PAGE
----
BEREA, Ohio -- Josh Cribbs hopes his patience is finally going to pay off in a big way.
Cribbs had expressed optimism this week that he'd get a new deal with the Browns. On Thursday, he told The Associated Press why he was encouraged: Cribbs said the Browns told him during the team's bye week they want to have a new contract in place by the end of the season, ending what has been a sticky negotiation since training camp.
"They told me they wanted to do something before the year was over," Cribbs said. "Coach [Eric] Mangini has been optimistic about it as well. He's told me directly I deserve a new contract and he would work to get it done."
Cribbs wouldn't say specifically who told him the deal could be finalized by the end of the season, only that it happened while the Browns were off the weekend of Nov. 8.
In their first game following the open week, Cribbs was carted off the field on a stretcher following the final play of the team's loss to Baltimore on Monday Night Football. He said then that the entire situation increased his urgency to get a new deal done.
Cribbs has three years left on his existing deal, which pays him $6.77 million over six years, but believes he merits a raise now. By far the most dynamic player on the Browns roster, Cribbs has blossomed into an integral part of the offense after building a reputation as a special teams star his first four years in the NFL.
"We're positive. We're upbeat," Cribbs' agent, J.R. Rickert said. "I'm confident both sides will put forth the best effort they can to get something done."
Rickert believes it is in the Browns' best interest to get something done before the season ends, so any signing bonus can be added to his salary this year and count against the 2009 salary cap. The Browns are believed to be well under the cap.
If a new labor agreement cannot be reached and there is no salary cap next season, that won't matter. But Rickert still believes negotiations are heading in the right direction after the two sides experienced contentious moments over the last six months.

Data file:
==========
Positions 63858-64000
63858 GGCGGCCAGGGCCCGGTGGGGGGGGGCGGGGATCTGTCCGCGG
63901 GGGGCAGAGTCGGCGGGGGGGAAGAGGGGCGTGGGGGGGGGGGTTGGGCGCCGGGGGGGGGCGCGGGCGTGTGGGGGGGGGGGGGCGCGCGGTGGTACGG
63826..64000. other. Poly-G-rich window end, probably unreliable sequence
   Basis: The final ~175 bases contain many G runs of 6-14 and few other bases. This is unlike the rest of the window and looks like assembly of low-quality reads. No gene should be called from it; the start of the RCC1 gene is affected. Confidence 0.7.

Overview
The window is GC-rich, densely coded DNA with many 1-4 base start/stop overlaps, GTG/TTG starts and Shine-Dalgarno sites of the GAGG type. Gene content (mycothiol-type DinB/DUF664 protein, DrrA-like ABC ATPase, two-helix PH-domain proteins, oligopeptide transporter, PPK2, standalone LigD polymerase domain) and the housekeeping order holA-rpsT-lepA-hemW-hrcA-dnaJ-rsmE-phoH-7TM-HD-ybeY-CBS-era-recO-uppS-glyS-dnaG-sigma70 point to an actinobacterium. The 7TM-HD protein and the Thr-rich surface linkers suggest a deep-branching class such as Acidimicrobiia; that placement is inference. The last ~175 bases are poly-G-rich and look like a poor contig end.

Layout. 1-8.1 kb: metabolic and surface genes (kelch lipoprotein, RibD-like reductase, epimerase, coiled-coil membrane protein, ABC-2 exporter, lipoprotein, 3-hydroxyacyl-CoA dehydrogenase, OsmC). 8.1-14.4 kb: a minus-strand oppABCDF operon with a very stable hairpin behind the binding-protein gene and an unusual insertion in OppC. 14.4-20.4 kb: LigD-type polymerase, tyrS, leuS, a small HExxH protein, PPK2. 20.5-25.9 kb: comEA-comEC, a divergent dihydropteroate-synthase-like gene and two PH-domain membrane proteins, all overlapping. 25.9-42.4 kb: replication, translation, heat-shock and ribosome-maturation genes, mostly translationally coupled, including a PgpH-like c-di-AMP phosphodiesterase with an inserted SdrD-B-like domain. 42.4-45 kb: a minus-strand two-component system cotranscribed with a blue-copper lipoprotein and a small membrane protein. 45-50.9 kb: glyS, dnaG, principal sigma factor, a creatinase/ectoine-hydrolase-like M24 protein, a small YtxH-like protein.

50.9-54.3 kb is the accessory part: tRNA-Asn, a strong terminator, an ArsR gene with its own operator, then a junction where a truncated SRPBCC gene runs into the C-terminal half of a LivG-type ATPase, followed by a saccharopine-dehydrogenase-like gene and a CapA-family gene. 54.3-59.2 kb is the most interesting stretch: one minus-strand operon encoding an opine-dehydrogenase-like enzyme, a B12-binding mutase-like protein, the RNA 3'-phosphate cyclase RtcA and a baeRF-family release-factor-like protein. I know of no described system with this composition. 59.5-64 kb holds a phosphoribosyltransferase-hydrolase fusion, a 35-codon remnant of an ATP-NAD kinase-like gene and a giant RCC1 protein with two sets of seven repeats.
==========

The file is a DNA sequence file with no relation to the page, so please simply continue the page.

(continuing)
"I believe the situation can be worked out," he said.
Mangini on Thursday again declined to offer a timeline to complete a new deal, but reiterated his admiration for a player who is quickly becoming the team's MVP.
"I really like Josh. I really do, not just as a player, but as a person, as a part of the organization, his dedication, his sacrifice," Mangini said. "He is selfless."
Cribbs began voicing his displeasure with his contract over the summer, when he sat out a voluntary minicamp. But he reported to training camp on time and has done all that has been asked of him by the new Browns' coaching staff.
"I'm very happy with the way I handled it," Cribbs said. "I kept my head down and just kept playing."
Negotiations could get slowed again by the Browns' search for a new head of football operations.
The team brought in Mike Holmgren this week, but he left town without a new contract. Cribbs feels he's already been burned once by a regime change. Cribbs has maintained he was promised by owner Randy Lerner after last season he would get a new deal, but that changed when former GM Phil Savage and coach Romeo Crennel were fired and Mangini was hired.
With talk of a restructured football operation again bubbling up, Cribbs acknowledged he's concerned he'll have to start all over again.
"How many more times do I have to prove myself?" he said.